Did the Chambers County Sheriff's Office Libel an Animal Rescue Group's Owners? [UPDATED]

Will the Sheriff follow up on his allegations?
Will the Sheriff follow up on his allegations? Chambers County Sheriff's Office Facebook page
In a highly unusual Facebook post from a law enforcement agency, the Chambers County Sheriff's Office has accused the owners of an animal rescue of abandoning 31 dogs as floodwaters rose, and of being more interested in collecting donations "than he did about the dogs or his imperiled neighbors waiting to be rescued."

Without citing evidence or stating that the owners of the Tall Tails Animal Rescue in Hankamer were under investigation, the Sheriff's Office also accused co-owner Kevin Miller of harboring "fighting dogs." (Hankamer is about 70 miles east of Houston.)

Here's the complete August 29 post:

"Sheriff [Brian] Hawthorne reports that we rescued another 31 dogs from Tall Tail kennels today. Yesterday the kennel owner, Kevin Miller, was evacuated on the last trip the airboat made in to the property. At that time he stated no other animals needed to be rescued.

Miller's partner began posting on Facebook yesterday that there were more animals to be rescued and today efforts resumed.

Two groups volunteered their airboats to the Sheriff's office for the rescue effort so that our airboats could continue to rescue the citizens of Chambers County.

Sheriff's Office Detectives that were assisting in the rescue identified what appeared to be numerous fighting dogs and that Miller appeared to care more about receiving PayPal donations than he did about the dogs or his imperiled neighbors, waiting to be rescued."

Neither Miller nor co-owner Kathleen Tschirgi has publicly responded to the allegations. We've reached out to both for comment.

The owners' emotional pleas for help in saving their dogs and pigs went viral August 28  and 29, and Hawthorne's allegations have triggered more than 700 comments as of Wednesday, with most people calling the claims bogus.

Tschirgi posted August 29:

"Please pray for us and our dogs. Its non-stop raining here. We are laying on a picnic table near all the dogs we could get. Trying to catch a little sleep to regain strength for tomorrow.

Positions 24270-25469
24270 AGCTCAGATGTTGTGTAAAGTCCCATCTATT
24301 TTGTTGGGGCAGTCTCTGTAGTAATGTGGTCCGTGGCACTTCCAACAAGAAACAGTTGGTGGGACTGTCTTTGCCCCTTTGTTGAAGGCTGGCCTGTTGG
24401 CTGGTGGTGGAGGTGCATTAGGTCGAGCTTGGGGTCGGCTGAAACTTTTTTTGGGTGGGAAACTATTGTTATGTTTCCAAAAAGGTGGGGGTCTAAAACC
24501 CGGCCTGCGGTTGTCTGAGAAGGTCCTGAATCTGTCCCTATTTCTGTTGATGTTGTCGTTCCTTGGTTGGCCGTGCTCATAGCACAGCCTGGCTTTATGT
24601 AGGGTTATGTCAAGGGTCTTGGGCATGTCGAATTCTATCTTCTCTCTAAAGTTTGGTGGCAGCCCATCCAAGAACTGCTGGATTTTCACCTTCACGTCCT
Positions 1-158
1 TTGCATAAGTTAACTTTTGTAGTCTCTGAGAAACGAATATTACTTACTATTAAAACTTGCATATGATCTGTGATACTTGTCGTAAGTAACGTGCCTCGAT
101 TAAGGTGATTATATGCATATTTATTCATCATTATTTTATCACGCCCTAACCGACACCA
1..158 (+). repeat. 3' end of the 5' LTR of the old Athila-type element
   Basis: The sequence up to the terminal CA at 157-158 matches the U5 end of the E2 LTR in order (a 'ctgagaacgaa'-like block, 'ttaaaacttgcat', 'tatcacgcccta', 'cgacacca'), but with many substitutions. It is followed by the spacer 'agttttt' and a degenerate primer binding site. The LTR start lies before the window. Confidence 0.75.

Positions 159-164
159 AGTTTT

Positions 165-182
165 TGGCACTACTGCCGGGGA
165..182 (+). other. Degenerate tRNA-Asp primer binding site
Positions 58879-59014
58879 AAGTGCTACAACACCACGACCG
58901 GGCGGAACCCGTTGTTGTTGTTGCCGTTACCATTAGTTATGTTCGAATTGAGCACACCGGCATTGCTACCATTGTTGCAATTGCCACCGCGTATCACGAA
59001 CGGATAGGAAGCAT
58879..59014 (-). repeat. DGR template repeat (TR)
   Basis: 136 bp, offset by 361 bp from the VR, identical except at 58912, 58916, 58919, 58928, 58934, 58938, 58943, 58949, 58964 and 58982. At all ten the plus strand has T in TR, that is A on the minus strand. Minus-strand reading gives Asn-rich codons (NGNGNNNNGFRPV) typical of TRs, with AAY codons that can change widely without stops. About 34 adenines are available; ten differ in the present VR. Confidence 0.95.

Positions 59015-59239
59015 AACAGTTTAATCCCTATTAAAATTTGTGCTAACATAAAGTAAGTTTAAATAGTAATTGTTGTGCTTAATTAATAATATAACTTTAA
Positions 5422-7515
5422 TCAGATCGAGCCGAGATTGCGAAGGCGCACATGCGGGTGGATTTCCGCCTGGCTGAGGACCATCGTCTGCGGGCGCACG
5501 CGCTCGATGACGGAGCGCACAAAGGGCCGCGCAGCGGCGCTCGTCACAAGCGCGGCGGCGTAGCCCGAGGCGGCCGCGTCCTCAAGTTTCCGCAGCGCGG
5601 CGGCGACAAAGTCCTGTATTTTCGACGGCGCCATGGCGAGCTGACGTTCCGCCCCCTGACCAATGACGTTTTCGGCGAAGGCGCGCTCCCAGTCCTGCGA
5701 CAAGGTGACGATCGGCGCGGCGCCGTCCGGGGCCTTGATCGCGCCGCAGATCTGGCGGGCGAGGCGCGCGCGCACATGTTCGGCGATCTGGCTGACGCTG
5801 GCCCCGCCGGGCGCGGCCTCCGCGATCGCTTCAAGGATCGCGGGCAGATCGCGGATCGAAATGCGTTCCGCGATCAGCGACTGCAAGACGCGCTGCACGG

Please pray to whatever God or spiritual being you pray too. And may God forgive us for the choices we had to make today."

We were curious about how deputies arrived at the bit about "fighting dogs," as many rescue organizations deal with former fighting dogs, but the sheriff's office's non-emergency phone number is out of service, and the Facebook page administrator has not responded to an interview request. We also emailed the sheriff's office and have yet to hear back.

Obviously, these people are busy — but we would've assumed that if authorities are going to level those kind of allegations, they'd have someone available to address any questions.

And, to point out the obvious, it's peculiar for a law enforcement official to publicly comment on the (alleged) character of a person who has not been charged with a crime, as well as drop a not-so-subtle suggestion that the person has somehow broken the law.

We hope to have more soon.

Update, August 30, 2:30 p.m.:  Tschirgi has posted a brief response to the accusations on Miller's Facebook page:

"Please know that the sheriff report is false...but anyone that knows us already knows that. We will be giving our story to the news stations as soon as we can. We are still focused on getting our dogs situated with the right rescues who have stepped up and also making sure our boarding clients get to their proper destinations."

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Contributor Craig Malisow covers crooks, quacks, animal abusers, elected officials, and other assorted people for the Houston Press.
Contact: Craig Malisow